After the sexual free-for-all that was 1970s glam rock, the pendulum swung back. The 1980s alt-rock landscape was impossibly straight. That’s ironic, since its holy trinity -- R.E.M., Hüsker Dü, and The Smiths -- was made of bands whose frontmen are now respectively queer, out, and sexually nebulous. But in the darker corners of the underground, bands were sprouting up that were defiantly -- and loudly -- gay. The Queercore scene grew out of a generation that bristled against what it saw as the bourgeois trappings of a mainstream gay lifestyle and the macho, hetero hardcore scene that punk -- a movement founded by women, people of color, and gays -- had become. Queercore was a call to arms and storming out of the closet. The literature came before the music. It started out as a loose collective, trading fanzines and letters, and evolved to include dozens of bands, as well as the extraordinary friendships and treacherous rivalries that come along with creative intensity. Here’s an oral history of Queercore, from its inky, Xeroxed beginnings until it rendered itself obsolete.
There was a gay element to early punk, such as the Los Angeles group The Germs -- whose singer was the closeted Darby Crash—as well as Seattle transplants The Screamers, The Apostles in the U.K., and, in Texas, The Dicks. The original scene encompassed a proto-stage of what would become Queercore.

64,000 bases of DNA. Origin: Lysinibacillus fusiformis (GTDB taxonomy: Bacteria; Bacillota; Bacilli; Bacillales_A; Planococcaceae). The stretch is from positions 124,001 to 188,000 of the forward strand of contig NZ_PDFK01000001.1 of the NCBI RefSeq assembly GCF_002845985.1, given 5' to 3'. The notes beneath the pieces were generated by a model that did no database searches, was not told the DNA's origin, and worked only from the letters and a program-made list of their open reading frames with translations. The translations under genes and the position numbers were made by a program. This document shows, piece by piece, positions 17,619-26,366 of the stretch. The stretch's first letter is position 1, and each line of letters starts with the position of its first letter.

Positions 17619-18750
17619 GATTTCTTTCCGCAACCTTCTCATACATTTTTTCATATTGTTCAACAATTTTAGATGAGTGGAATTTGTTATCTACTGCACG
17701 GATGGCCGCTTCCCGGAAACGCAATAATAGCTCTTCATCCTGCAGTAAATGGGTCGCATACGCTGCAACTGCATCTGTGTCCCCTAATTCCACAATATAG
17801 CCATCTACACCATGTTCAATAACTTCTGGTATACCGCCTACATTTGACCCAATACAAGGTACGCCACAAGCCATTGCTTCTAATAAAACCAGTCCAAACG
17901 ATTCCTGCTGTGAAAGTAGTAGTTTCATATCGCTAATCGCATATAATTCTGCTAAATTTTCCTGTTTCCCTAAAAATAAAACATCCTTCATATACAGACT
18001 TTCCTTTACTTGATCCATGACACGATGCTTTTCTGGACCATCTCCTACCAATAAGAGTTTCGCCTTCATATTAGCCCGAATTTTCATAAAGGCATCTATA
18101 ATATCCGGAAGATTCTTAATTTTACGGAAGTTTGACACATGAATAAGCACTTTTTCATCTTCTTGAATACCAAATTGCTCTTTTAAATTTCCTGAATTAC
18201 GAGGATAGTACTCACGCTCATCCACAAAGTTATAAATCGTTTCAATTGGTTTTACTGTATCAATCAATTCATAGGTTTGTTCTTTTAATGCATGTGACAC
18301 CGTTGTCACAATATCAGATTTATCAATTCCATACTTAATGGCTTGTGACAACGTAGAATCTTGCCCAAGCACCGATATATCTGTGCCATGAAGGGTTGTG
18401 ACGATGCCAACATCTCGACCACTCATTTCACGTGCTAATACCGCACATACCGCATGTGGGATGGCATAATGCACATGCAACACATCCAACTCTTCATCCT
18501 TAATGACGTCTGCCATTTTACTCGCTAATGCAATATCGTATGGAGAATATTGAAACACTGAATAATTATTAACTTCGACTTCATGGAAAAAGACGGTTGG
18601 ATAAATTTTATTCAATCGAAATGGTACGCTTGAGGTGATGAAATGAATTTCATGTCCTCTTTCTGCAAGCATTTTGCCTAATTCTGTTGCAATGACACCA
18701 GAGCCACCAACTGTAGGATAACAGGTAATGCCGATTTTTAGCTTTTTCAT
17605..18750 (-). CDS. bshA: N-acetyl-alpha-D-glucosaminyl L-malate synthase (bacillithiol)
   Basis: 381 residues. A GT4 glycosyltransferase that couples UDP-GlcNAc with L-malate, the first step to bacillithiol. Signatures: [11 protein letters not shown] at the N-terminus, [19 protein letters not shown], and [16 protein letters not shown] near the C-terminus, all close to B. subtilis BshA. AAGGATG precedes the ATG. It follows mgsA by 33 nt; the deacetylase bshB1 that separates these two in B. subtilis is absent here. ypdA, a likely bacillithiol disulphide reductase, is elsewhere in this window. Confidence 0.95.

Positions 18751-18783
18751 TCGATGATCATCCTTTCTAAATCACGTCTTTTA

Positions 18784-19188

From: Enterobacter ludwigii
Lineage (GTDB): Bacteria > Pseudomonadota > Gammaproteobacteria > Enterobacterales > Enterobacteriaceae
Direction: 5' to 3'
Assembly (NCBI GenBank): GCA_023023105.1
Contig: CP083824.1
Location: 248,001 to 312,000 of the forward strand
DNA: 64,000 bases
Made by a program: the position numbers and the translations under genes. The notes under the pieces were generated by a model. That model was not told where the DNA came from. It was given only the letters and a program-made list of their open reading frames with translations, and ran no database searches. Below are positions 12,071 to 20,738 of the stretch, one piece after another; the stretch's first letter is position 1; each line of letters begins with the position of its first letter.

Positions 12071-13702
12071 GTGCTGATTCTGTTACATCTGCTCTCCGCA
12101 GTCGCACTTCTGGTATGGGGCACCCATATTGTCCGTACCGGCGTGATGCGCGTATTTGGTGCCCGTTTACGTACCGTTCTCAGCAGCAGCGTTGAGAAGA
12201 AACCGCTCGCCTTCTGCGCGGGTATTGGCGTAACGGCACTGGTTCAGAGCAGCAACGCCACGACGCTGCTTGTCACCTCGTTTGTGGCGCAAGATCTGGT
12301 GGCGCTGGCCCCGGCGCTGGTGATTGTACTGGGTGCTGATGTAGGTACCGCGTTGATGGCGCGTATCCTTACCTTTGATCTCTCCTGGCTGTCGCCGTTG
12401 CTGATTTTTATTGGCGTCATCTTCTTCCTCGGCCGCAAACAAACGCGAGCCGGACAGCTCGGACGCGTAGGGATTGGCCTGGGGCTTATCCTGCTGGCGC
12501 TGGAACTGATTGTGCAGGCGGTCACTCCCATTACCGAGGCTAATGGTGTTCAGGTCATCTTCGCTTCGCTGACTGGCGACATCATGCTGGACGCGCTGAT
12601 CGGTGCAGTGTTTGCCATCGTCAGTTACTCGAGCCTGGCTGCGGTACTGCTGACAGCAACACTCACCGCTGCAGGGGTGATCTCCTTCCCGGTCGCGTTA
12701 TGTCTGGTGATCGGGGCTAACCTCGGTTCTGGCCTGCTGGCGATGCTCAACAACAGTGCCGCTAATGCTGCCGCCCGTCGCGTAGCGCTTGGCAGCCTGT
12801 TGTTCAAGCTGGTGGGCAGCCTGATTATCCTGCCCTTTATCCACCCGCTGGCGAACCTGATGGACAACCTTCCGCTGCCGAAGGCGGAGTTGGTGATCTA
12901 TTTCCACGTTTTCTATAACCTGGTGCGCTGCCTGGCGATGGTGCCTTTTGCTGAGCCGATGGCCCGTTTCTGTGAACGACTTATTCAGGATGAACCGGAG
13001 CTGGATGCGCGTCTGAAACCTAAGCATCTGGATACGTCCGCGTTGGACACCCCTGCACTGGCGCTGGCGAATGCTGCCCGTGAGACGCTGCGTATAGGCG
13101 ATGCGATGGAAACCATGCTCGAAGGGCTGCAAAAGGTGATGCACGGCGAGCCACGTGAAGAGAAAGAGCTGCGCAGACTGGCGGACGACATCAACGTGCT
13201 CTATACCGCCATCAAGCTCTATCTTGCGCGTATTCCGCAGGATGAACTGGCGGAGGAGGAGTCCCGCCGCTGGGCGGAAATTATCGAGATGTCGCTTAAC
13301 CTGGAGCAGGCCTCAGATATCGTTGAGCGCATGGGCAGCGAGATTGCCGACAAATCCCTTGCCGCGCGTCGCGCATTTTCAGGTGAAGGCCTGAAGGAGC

GARY FLOYD: The thing that set Austin apart in 1979 was that there were always a lot of queers in the scene. There was a big influence from the artsy radio and television department at the university. I started The Dicks. I met the other guys, and, while it wasn’t exactly true, I told them I already had a band. The scene was so young and uninfluenced; we didn’t have to live up to anything. Soon, other bands that had gay people started showing up. The popular bands in Austin were fronted by openly gay guys.
We weren’t touring much in the first few years; other bands came through here, like Black Flag, Fear, and The Minutemen. I didn’t meet a lot of queers; Hüsker Dü came, but were in the closet. They stayed at my house. One night I caught Bob Mould looking at a gay magazine we had on the table. He put it back real quick.